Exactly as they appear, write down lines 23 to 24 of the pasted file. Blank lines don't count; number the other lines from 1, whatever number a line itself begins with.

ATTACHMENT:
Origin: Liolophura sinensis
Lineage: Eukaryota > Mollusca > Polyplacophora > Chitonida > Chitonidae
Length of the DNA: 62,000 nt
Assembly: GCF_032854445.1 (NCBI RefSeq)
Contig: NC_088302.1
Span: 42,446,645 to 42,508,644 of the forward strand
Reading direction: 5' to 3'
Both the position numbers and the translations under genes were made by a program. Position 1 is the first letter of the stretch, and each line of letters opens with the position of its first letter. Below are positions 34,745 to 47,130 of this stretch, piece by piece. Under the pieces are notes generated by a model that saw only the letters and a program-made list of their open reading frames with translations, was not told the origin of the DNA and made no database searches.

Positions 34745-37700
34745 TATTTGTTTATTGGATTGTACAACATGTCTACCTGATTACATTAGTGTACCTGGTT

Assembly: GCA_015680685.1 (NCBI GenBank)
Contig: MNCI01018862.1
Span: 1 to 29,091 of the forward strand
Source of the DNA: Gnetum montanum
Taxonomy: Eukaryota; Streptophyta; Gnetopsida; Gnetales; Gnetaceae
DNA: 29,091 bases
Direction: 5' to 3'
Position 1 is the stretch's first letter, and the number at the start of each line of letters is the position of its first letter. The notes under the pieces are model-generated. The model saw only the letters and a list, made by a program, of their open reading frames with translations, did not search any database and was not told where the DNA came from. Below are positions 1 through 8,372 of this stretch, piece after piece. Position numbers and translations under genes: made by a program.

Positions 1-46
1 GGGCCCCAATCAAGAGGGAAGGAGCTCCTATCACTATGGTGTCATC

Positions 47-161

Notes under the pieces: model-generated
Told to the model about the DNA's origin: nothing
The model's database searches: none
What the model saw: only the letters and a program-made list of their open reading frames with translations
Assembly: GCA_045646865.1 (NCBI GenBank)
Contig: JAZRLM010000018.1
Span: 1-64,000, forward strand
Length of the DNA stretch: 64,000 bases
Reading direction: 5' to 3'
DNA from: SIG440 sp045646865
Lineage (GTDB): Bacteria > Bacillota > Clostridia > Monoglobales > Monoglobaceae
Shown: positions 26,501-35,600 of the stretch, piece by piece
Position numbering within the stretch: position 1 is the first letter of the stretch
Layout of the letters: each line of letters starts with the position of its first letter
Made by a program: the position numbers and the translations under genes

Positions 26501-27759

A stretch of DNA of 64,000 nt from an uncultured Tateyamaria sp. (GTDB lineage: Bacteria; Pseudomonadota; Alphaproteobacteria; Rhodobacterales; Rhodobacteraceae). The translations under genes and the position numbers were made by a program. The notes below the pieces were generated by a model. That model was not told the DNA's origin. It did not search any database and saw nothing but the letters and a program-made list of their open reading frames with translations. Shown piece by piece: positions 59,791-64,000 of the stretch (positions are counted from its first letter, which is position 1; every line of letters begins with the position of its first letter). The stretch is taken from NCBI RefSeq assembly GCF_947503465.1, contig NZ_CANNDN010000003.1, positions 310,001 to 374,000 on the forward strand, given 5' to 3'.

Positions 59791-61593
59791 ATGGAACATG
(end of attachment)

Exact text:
Told to the model about the DNA's origin: nothing
The model's database searches: none